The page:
One of the biggest challenges entering a market with a carsharing or any other shared mobility (SM) service is sound investment decision-making. To support this process, the authors think that a city index evaluating different criteria is necessary. The goal of such an index is to benchmark cities along a set of external measures to answer the main two challenges: financially viability and the understanding of its specific requirements. The authors have consulted several shared mobility projects and industry experts to create such a Shared Mobility City Index (SMCI). The current proposal of the SMCI consists of 11 individual index measures: general data (demographics, geography, climate and city culture), shared mobility landscape (current SM providers, public transit options, commuting patterns and driving culture) and political vision and goals (vision of the Mayor, sustainability plan, bylaws/tenders supporting SM). To evaluate the suitability of the index, 16 cities on the East Coast of North America were selected and secondary research was conducted. The main sources of this study were census data, organisational records, independent press releases and informational websites. Only non-academic sources where used because the relevant data for the chosen cities is not published in academia. Applying the index measures to the selected cities resulted in three major findings. Firstly, density (city area divided by number of inhabitants) is not an indicator for the number of SM services offered: the city with the lowest density has five bike and carsharing options. Secondly, there is a direct correlation between commuting patterns and how many shared mobility services are offered. New York, Toronto and Washington DC have the highest public transit ridership and the most shared mobility providers. Lastly, except one, all surveyed cities support shared mobility with their sustainability plan. The current version of the shared mobility index is proving a practical tool to evaluate cities, and to understand functional, political, social and environmental considerations. More cities will have to be evaluated to refine the criteria further. However, the current version of the index can be used to assess cities on their suitability for shared mobility services and will assist investors deciding which city is a financially viable market.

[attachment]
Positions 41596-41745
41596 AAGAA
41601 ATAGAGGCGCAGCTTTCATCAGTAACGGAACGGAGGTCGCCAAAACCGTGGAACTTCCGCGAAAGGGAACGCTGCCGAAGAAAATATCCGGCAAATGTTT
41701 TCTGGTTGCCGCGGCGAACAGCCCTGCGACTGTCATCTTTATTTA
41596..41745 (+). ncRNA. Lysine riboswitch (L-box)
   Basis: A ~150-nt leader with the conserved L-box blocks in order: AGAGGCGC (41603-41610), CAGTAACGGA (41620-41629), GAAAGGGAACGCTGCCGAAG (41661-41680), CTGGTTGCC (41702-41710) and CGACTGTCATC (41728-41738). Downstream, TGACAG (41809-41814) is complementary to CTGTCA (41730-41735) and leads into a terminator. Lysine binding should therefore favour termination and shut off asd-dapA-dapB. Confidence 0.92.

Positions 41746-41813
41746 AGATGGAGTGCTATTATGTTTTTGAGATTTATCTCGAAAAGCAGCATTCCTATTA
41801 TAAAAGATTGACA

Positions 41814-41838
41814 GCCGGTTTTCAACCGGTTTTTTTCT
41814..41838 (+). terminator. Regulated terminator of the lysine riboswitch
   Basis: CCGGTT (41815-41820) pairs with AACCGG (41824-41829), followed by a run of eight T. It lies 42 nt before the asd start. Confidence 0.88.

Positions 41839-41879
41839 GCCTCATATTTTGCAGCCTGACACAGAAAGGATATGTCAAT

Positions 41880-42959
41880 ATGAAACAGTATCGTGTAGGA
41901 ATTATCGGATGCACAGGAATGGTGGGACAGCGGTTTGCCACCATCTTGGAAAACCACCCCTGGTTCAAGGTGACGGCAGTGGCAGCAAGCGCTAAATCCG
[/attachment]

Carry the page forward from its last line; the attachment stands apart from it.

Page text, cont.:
This paper empirically examines the dynamic relationship between financial deepening and economic growth in a monetary union. We find positive but weak evidence of impacts of financial deepening on growth for Gambia, Gabon and Sierra Leone. There is no evidence of any positive significant impact for Ghana and Nigeria. We argue that, the weak evidence between financial deepening and economic growth can be a consequence of the inability of assessing credit (long-term loans), credit worthiness, lack of information and low level of bank deposits by the private sector despite the improvement in the financial sector.
The Convention on the Rights of Persons with Disabilities (CRPD) provides the basis of this study. For all countries which have ratified the convention since its entry into force in 2007, the effective implementation of the requirements often leads to considerable challenges. Furthermore, missing indicators make it difficult to measure progress. Therefore, the aim of the research project is to contribute to analyze the consequences of the implementation process on the inclusion and exclusion conditions for people with disabilities in Germany. Disabled People’s Organisations and other associations consider the social space to be relevant for the successful implementation of the CRPD. Against this background, the research project wants to focus on the relationship between a barrier-free access to the social space and the “full and effective participation and inclusion” (Art. 3) of persons with disabilities. The theoretical basis of the study is the sociological theory of social space (“Sozialraumtheorie”).